I think it's safe to say no teacher ever imagined teaching their students from home. UNLESS you wanted to be an online teacher or you were a parent who wanted to homeschool their children.
Throughout college, I never imaged teaching my kids from a computer. Trying to gauge their level of participation. Their level of understanding. It just wasn't something I thought I was going to have to do. It still is crazy to me that we are living in a time when we are social distancing.
Yet, while I am saddened that I am not with my kids - deeply saddened. I feel a sense of renewal.
I find myself doing things I haven't done before. For example, I'm actually researching and using technology. A few months ago, I would have consider myself tech savvy. But now, I am at a whole new level. Thanks, social distancing! LOL.
But for real. The last time I updated my blog was a year ago.
I don't feel tired.
I don't feel burned out.
I don't feel overwhelmed by papers to grade.
I don't feel the weight of new curriculum hanging over my head.
And yet. I'm not doing anything different.
As a matter of fact, I'm checking papers more regularly and keeping tabs on my kids work daily. I actually have time to invest into grading papers and seeing their progress.
And while I miss them terribly. (I seriously hoped we would be back together again now.) I do feel a sense of renewal and for that...I am grateful.
I am playing games, going for walks outside, and attempting a blog again.
I find myself wanting to find things to do, not just sitting in front of the tv.
And no, I'm not complaining. But I do think it's good to reflect on how life has shifted and think about how we want life to be when things go back to somewhat normal.
Until next time.
To me, this quote was a showstopper.
I can honestly say I've said it myself - that we need to prepare our students for the real world.
But in reality, most of them are experiencing a world we will never understand.
We need to prepare them the best we can to fit into a world where technology is at the forefront.
Where life changes in a blink of an eye.
Where new jobs are being created that people 50 years ago never thought of.
I get frustrated when I see popular Instagram accounts where picture after picture is a cute new worksheet or activity that you can purchase off TeachersPayTeachers for your students to do.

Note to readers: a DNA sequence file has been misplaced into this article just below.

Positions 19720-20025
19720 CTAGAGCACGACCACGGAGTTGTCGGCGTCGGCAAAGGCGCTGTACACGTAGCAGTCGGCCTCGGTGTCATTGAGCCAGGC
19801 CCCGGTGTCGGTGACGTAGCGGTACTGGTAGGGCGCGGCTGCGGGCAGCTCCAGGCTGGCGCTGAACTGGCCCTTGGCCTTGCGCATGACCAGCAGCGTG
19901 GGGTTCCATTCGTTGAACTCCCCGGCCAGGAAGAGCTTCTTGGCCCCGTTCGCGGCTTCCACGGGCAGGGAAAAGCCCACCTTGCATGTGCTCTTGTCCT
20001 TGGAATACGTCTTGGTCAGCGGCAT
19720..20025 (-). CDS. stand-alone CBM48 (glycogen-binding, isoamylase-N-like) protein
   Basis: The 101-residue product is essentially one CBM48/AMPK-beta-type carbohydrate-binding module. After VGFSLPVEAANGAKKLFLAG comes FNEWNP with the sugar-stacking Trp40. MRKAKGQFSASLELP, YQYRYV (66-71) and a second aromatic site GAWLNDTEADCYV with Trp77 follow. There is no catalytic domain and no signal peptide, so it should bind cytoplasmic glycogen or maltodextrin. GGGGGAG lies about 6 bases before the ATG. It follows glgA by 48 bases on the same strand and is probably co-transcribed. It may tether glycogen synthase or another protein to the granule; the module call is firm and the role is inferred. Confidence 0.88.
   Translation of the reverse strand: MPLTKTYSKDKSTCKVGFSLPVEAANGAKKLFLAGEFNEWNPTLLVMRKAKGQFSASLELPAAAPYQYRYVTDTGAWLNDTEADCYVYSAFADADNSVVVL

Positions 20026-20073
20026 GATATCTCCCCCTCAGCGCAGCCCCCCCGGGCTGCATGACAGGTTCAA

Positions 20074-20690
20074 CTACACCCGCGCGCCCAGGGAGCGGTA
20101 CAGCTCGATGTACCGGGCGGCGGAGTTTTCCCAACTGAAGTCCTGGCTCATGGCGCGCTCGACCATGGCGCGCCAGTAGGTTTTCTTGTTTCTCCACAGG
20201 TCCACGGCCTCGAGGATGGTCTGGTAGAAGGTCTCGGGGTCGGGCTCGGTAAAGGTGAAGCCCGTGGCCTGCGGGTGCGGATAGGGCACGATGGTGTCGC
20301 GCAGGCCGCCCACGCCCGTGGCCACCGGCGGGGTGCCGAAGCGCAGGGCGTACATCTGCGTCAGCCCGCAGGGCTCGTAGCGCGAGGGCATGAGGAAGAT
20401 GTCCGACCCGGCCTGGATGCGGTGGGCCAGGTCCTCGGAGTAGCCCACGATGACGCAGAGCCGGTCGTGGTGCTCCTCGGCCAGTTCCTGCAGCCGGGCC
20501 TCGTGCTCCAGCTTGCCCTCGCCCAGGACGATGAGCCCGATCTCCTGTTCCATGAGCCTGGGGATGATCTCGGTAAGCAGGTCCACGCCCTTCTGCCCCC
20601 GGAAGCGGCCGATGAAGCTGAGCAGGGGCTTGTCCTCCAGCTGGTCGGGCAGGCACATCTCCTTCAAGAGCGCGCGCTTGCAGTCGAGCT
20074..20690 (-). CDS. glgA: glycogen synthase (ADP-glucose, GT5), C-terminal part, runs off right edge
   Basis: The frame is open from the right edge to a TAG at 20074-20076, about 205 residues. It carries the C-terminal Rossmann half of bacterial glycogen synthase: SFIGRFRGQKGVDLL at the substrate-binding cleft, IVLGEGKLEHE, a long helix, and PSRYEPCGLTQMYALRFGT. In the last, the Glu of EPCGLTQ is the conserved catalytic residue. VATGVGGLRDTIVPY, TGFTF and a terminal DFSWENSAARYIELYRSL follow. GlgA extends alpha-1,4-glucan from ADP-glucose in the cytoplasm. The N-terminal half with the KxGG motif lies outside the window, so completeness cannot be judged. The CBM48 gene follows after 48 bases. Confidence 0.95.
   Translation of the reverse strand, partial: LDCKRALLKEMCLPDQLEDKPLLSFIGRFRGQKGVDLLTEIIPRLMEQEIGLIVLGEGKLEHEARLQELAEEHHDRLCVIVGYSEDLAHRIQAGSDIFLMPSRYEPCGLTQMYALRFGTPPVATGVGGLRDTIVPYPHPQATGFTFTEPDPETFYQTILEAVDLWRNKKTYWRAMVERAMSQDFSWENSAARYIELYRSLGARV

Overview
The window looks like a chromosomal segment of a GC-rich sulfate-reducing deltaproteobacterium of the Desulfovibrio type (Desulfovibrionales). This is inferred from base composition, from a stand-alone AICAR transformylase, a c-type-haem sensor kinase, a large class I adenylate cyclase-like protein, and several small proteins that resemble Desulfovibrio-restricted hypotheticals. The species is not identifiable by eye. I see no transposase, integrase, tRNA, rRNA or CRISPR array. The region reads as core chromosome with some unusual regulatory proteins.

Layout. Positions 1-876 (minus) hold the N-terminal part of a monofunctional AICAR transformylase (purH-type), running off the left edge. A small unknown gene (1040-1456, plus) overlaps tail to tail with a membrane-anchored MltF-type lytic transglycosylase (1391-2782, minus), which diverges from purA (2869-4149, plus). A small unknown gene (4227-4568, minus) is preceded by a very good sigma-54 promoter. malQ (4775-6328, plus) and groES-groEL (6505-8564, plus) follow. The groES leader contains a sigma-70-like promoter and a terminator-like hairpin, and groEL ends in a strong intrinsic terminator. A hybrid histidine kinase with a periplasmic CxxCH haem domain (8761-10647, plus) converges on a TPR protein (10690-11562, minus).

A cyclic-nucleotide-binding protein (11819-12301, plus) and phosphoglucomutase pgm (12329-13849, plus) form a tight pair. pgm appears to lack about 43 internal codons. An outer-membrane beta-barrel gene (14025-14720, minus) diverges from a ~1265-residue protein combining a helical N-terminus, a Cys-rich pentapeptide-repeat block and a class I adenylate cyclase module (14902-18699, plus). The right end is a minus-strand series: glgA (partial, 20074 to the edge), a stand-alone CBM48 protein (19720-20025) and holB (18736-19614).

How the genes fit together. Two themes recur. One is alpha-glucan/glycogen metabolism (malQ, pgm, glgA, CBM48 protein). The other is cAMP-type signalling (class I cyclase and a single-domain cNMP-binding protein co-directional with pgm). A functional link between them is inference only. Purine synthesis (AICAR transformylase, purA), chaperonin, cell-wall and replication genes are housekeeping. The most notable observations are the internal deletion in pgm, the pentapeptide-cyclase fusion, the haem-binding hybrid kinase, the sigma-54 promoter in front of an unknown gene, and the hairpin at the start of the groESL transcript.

Yet, those “activities” do not instill creativity.
In fact, they limit it.
Let’s look at education and see how we can change it for our kids.
I’ve said this once, and I know I’ll say it again, create small changes.
Take it step by step.
Put away the old worksheet you’ve brought out year after year and allow students to live in a world of creativity and innovation.
Where they are guiding their learning.
Filling their minds with possibilities by collaborating and researching.
Where they do not have to fill in the blank.
That is preparing them for the future
That is creating a better tomorrow for our youth.
When I got my first teaching job, I was so excited. I was just a reading interventionist for kindergarten, but to me it was just as good as a teaching job. Why? Because I would be there to help students learn. That was why I went to school for 5 years to be a teacher. But after my first day of touring the school and meeting the principal, my attitude changed.
That first day I was sharing my excitement for finding new ideas for the kids and the response I got back was, “We already have ideas. There is no need to reinvent the wheel.”
What happens when we allow kids to tinker?
Let me just get this off my chest first - I’m a Pinterest lover and have been since I got my account in 2011. There is just something about scrolling through hundreds of pictures, finding the picture you like and then pinning it – it just gets me all excited. Do you know the feeling I’m talking about?
“Leaders are meant to unleash talent by bringing their people’s strengths to life, not ignoring them.”
This resonated well with me and it made me think of a conference I attended last week. Sir Ken Robison was the keynote speaker, at my conference, and he was telling a story about - The Beatles. More specifically, Paul McCartney or Paul as he called him, and how Paul’s elementary music teacher told him he was not good at music.